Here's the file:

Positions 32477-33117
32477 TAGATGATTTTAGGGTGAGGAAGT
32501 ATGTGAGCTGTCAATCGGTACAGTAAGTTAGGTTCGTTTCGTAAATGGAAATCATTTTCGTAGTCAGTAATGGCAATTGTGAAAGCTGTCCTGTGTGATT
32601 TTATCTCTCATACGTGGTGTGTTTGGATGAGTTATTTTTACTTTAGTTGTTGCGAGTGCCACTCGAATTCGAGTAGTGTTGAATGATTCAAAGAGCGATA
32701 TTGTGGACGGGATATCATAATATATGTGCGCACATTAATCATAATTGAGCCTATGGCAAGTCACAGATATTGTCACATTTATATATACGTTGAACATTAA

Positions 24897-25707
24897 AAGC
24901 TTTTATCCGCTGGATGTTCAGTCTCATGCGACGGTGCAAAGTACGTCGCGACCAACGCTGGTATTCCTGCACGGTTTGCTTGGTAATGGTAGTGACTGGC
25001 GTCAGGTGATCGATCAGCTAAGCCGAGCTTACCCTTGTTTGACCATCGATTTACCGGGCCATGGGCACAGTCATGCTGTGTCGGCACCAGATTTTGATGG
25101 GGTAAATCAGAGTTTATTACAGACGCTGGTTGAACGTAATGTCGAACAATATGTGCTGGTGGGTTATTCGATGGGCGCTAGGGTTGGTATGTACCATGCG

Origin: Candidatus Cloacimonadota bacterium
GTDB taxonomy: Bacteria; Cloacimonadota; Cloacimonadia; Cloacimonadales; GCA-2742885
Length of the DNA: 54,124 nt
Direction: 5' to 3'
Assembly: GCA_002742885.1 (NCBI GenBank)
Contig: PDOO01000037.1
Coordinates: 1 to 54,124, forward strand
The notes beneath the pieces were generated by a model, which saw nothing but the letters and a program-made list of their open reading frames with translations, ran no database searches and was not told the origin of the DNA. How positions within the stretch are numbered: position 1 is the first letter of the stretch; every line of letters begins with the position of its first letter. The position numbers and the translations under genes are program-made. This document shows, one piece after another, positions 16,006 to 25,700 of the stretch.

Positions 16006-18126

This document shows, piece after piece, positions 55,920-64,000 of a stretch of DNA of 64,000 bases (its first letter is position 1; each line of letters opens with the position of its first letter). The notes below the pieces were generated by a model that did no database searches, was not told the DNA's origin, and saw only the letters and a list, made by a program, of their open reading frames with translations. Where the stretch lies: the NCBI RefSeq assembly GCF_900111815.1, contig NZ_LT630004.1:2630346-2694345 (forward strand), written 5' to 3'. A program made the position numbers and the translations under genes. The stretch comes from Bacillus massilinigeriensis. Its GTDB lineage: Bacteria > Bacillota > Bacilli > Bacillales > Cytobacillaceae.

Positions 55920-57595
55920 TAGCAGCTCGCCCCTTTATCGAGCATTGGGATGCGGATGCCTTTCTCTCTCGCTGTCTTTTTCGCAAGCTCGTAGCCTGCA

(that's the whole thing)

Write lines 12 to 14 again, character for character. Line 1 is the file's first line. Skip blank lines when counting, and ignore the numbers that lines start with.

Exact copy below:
GTDB taxonomy: Bacteria; Cloacimonadota; Cloacimonadia; Cloacimonadales; GCA-2742885
Length of the DNA: 54,124 nt
Direction: 5' to 3'